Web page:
Instead of dealing with disapproving insurance executives, Regenexx appeals directly to employers large enough to fund their own health plans.
By Liz Szabo, Kaiser Health News
A Midwestern grocery chain, Hy-Vee, is taking an unusual—and highly controversial—approach to reducing health care costs.
Before employees in certain cities can undergo knee replacement, they first must visit a stem cell provider. Hy-Vee has contracted with one of the United States' leading stem cell companies—Regenexx, based in Des Moines, Iowa—that claims injections of concentrated bone marrow or platelets can help patients avoid expensive joint surgery.
Regenexx has persuaded over 100 employers to include its services in their health insurance plans. In a marketing booklet, Regenexx, whose injections range in price from $1,500 to $9,000, notes that its treatments cost a fraction of major surgery. A single knee replacement, for example, ranges from $19,000 to $30,000 in the U.S.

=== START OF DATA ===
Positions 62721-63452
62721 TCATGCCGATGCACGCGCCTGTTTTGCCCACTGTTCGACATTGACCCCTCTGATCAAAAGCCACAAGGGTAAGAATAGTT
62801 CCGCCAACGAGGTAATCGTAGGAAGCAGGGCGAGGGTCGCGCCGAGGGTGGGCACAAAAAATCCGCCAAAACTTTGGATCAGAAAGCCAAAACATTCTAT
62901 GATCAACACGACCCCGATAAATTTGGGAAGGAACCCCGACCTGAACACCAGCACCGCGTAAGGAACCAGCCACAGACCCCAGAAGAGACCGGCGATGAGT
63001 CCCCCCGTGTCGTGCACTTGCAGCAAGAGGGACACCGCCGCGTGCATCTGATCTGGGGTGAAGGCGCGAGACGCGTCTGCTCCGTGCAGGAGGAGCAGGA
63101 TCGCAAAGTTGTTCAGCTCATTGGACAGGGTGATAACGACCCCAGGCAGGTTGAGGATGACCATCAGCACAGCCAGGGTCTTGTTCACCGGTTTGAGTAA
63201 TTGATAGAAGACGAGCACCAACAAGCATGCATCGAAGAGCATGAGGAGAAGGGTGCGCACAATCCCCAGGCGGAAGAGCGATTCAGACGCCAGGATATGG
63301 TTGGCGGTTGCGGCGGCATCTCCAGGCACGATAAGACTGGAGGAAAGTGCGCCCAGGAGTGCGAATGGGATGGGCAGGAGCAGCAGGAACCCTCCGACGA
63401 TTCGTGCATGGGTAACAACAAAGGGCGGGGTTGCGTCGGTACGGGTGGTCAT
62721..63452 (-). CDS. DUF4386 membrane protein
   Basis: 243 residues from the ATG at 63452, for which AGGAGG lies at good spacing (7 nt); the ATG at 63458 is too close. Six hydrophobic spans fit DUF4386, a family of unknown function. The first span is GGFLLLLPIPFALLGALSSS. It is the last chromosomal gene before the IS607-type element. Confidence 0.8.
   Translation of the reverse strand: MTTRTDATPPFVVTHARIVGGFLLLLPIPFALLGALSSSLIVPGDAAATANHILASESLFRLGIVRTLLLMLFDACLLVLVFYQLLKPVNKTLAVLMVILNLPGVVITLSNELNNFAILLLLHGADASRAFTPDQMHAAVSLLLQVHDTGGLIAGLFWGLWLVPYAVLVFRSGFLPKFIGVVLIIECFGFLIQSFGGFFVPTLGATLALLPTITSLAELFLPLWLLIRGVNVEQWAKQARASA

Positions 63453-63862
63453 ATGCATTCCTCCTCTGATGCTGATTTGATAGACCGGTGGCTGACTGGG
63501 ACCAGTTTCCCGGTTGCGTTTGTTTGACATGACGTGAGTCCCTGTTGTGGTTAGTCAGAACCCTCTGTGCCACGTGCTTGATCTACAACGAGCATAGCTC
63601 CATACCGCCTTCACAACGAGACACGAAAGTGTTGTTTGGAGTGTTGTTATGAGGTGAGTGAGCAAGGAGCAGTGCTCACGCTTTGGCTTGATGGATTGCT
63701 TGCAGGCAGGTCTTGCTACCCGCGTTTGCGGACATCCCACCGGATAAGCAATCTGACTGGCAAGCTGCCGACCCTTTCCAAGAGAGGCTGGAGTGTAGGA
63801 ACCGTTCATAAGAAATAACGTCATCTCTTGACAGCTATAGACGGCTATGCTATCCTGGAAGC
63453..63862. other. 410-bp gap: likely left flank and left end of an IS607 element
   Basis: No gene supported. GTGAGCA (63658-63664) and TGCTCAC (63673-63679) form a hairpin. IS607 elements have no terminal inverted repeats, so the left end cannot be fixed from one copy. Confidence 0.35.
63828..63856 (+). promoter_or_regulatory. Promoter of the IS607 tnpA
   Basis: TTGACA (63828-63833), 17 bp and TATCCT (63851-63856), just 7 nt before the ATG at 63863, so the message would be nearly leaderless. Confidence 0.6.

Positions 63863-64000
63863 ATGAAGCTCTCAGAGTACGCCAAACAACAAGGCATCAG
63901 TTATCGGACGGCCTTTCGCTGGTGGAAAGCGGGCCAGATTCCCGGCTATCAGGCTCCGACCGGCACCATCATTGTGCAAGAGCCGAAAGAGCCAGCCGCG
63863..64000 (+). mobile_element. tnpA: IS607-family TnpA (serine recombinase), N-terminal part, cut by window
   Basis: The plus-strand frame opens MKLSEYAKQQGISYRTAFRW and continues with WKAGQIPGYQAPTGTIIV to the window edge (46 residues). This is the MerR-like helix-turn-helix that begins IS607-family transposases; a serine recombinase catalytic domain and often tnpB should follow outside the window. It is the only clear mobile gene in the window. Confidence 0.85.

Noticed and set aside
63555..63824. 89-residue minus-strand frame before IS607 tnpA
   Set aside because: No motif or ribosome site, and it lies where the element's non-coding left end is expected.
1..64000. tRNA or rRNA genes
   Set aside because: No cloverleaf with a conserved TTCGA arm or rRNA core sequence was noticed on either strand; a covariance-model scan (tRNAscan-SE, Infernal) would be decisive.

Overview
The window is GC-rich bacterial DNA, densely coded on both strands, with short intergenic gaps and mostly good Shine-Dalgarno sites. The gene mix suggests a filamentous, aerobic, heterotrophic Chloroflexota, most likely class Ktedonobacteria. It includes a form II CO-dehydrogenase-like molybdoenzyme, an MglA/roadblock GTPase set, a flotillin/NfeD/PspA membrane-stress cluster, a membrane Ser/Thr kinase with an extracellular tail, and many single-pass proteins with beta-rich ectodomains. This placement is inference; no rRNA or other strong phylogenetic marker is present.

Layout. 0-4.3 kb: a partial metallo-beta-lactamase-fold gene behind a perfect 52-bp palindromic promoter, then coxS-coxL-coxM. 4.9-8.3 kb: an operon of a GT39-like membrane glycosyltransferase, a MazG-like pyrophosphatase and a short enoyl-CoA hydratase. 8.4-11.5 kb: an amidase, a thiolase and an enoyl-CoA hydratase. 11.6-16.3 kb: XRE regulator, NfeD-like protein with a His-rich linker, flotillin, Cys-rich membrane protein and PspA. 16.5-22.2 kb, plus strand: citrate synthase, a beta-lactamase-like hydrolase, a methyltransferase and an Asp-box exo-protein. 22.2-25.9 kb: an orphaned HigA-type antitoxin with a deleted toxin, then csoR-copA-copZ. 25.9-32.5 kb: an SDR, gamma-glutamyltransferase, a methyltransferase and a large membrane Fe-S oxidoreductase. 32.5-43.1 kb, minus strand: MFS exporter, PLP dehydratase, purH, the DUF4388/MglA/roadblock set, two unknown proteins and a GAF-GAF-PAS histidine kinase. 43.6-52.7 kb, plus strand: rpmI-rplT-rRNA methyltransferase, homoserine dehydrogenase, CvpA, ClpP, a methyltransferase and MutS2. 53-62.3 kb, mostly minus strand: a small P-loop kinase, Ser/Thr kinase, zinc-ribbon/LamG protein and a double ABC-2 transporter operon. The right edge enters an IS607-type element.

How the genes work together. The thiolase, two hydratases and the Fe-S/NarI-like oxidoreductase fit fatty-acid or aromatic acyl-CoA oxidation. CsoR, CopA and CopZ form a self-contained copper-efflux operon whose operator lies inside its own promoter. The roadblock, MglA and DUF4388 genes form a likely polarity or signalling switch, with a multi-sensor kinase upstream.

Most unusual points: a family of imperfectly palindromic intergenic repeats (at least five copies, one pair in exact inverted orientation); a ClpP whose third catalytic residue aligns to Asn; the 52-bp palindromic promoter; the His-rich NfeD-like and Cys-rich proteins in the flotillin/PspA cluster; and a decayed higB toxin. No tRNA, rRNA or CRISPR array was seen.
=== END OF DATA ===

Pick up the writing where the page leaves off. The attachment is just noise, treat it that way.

The benefits of stem cells are hotly debated in the medical community, and federal regulators have warned the public to beware of clinics that peddle unapproved injections as a cure-all. Many doctors and ethicists say they fear the public is being misled about how well stem cells work—and whether the procedures save their money or waste it.
"This definitely is not a high-quality, proven treatment," said Dr. Freddie Fu, chairman of orthopedic surgery at the University of Pittsburgh Medical Center.
Knee Pain and the Bottom Line
Health insurance typically doesn't cover stem cell injections, with the exception of certain accepted treatments, such as bone-marrow transplants for cancer and aplastic anemia. Aetna, the United States' third-largest health insurer, dismisses stem cells and platelet injections as experimental; Anthem, the country's second-biggest health insurance provider, classifies the injections as "not medically necessary." Without insurance coverage, patients are forced to pay out-of-pocket or forgo treatment.